U.S. v. Guess 2012 U.S. App. LEXIS 5874 (9th Cir. 2012)
Guess challenged the sufficiency of the evidence supporting the conviction and the preclusion of the testimony of a defense witness who indicated that he would refuse to answer certain cross-examination questions.
The conviction results from a charitable deduction claimed by Appellant on his 2001 and 2002 federal income tax returns. Mr. Guess claimed that on December 31, 2001, he contributed shares of stock in a closely-held corporation that he controlled (Xelan Insurance Services, Inc.), which he valued at $800,000, to a 501(c)(3) organization that he also controlled (Xelan Foundation).
The district court found, following a bench trial, that the claimed donation had not occurred and that Appellant willfully filed tax returns stating the contrary.
At trial, Appellant proposed to call David Jacquot,the general counsel for
certain of Appellant's entities, as a witness to testify in support of Appellant's contentions as to the claimed donation. After reviewing the questions proposed to be addressed to Jacquot, the district court determined that Jacquot could not testify because he intended to invoke his Fifth Amendment privilege with respect to certain cross-examination questions, for he was himself under indictment.
A challenge to the sufficiency of the evidence supporting a criminal conviction required the court to determine if, "viewing the evidence in the light most favorable to the prosecution, any rational trier of fact could have found the essential elements of the crime beyond a reasonable doubt." Jackson v. Virginia, 443 U.S. 307, 319, 99 S. Ct. 2781, 61 L. Ed. 2d 560 (1979); United States v. Nevils, 598 F.3d 1158, 1163-64 (9th Cir. 2010) (en banc). The essential elements of willfully filing a false tax return in violation of 26 U.S.C. § 7206(1) are: (1) the defendant made and subscribed a tax return that was incorrect as to a material fact; (2) the tax return subscribed by the defendant contained a written declaration that it was made under the penalties of perjury; (3) the defendant did not believe the tax return to be true and correct as to every material matter; and (4) the defendant falsely subscribed to the tax return willfully, with the specific intent to violate the law. Kawashima v. Holder, 615 F.3d 1043, 1054-55 (9th Cir.2010).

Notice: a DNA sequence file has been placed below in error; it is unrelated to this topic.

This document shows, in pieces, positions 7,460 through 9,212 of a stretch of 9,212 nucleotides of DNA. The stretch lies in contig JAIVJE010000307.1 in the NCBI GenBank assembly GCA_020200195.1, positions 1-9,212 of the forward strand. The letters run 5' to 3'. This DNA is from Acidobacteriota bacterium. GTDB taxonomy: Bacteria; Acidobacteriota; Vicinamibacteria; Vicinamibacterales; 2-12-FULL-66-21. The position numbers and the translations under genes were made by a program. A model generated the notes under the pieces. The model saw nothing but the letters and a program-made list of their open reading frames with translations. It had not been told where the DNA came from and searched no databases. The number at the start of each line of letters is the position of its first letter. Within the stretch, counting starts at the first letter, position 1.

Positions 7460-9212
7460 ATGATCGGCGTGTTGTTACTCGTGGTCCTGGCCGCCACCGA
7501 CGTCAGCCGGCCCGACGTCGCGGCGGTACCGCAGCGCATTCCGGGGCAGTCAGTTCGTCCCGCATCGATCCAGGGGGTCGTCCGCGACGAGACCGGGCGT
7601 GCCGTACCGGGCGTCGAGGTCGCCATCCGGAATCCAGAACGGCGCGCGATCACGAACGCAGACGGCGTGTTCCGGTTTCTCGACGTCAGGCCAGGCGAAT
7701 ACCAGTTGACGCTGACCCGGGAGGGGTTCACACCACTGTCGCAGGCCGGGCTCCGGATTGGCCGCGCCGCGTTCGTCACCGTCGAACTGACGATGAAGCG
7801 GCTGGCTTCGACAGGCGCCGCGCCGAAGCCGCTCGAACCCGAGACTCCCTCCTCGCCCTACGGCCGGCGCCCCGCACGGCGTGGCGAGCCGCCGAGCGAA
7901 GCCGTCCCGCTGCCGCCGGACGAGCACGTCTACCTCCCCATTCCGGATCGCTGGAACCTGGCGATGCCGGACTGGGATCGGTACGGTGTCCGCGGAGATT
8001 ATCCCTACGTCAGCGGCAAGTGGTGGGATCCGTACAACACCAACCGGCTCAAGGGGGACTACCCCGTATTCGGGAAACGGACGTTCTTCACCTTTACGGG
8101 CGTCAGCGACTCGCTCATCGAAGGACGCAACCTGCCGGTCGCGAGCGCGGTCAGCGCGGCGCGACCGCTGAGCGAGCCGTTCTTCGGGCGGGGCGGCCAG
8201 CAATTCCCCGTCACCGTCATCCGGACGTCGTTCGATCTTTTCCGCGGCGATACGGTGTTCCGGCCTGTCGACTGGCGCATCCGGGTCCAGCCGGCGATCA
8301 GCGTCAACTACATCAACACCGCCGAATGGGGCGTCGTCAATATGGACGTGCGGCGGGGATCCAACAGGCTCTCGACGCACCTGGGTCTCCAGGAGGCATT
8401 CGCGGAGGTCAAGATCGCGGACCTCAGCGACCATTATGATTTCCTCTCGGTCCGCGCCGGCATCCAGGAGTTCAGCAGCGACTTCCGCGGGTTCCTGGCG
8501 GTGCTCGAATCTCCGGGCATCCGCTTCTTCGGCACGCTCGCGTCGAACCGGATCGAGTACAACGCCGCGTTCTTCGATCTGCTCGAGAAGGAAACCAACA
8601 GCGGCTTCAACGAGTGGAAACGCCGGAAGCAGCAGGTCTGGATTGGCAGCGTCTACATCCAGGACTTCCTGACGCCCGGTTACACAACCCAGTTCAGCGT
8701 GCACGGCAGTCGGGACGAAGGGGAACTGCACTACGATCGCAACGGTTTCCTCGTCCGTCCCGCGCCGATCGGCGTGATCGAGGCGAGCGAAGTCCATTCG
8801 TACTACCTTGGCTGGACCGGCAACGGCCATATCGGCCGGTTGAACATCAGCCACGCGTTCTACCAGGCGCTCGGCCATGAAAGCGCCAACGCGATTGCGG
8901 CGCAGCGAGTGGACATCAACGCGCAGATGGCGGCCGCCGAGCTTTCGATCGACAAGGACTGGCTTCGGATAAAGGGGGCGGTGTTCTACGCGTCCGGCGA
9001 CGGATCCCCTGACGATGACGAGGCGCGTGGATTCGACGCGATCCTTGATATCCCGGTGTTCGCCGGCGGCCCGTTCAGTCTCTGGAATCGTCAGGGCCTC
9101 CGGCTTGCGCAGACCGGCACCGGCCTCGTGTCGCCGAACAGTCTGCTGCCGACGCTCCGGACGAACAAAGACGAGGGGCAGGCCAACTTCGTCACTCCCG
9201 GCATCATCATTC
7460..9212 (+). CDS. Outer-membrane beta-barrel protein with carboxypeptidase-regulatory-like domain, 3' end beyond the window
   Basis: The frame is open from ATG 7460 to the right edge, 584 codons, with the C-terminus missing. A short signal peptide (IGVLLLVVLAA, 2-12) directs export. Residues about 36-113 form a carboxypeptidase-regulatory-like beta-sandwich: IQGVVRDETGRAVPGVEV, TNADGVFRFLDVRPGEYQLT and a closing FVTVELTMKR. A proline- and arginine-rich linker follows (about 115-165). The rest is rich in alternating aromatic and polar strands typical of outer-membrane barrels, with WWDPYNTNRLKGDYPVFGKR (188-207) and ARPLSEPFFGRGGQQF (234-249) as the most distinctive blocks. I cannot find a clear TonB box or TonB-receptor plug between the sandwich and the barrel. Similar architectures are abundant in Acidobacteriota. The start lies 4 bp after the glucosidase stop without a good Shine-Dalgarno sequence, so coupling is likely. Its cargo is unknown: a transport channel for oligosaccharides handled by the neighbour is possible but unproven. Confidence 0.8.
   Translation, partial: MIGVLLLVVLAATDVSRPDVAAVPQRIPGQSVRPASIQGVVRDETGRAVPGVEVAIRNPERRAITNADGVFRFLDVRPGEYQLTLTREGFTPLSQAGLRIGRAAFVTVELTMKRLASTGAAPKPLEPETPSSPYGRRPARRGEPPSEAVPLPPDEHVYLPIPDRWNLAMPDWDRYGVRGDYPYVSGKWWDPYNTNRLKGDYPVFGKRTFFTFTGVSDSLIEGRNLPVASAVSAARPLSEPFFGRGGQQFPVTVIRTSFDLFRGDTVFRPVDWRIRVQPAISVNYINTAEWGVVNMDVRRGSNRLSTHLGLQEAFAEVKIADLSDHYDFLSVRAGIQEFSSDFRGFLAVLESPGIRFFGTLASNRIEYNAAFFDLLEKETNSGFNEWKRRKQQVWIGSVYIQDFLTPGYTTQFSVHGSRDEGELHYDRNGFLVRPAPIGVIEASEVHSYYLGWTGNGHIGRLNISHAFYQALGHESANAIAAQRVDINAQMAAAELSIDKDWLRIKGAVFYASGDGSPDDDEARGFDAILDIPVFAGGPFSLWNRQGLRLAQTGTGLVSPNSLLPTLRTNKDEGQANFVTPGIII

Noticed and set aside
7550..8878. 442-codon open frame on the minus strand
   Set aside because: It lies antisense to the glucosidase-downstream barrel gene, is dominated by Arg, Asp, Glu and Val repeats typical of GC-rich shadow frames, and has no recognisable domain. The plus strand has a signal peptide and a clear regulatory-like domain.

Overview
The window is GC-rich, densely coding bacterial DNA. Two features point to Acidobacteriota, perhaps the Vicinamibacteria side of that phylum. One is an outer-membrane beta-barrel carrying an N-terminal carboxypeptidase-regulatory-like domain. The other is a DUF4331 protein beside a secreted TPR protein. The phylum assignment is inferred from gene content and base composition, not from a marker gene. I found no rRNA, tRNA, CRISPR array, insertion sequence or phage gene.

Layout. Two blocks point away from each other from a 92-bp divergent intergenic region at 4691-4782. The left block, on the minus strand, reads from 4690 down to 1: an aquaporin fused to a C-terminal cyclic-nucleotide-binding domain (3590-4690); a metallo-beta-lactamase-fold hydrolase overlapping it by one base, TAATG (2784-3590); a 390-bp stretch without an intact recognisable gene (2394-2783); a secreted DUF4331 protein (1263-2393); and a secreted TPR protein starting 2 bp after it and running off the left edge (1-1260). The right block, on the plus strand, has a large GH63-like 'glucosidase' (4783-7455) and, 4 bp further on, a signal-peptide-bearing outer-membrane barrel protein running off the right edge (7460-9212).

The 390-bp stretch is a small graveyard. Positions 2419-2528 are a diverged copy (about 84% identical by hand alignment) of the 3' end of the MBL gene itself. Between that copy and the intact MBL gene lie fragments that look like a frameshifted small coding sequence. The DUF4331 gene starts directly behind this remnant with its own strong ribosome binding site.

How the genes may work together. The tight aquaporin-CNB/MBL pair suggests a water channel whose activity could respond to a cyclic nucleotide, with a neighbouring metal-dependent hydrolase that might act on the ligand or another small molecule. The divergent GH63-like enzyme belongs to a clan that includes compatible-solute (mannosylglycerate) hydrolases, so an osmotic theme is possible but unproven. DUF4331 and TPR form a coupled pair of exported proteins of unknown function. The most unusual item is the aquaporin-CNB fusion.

Viewed in the light most favorable to the government, the evidence submitted at trial was sufficient to permit a rational trier of fact to conclude beyond a reasonable doubt that Appellant willfully filled two false tax returns in violation of 26 U.S.C. § 7206(1).
A challenge to the district court's preclusion of the testimony of a defense witness is reviewed for abuse of discretion. United States v. Klinger, 128 F.3d 705, 709 (9th Cir. 1997). The Court "permitted the exclusion of a defense witness's testimony when the witness has refused on cross-examination to respond to questions on non-collateral matters." Denham v. Deeds, 954 F.2d 1501, 1504 (9th Cir. 1992). "In deciding whether the testimony of a particular witness should be excluded because that witness will refuse to answer 'non-collateral' questions, a district court must ordinarily determine whether a witness will invoke his Fifth Amendment privilege in response to specific questions." Klinger, 128 F.3d at 709.
The district court reviewed the proposed questions to be asked of Jacquot.
Jacquot's counsel stated that he intended to invoke Jacquot's Fifth Amendment privilege such that Jacquot would not answer certain cross-examination questions, including questions regarding his involvement with, and compensation received from, certain of Appellant's entities. The district court found that, given the specific allegations against Appellant and Jacquot's alleged involvement therein, these questions were on non-collateral matters and thus did not abuse its discretion in not allowing Jacquot to testify.
The conviction was affirmed.
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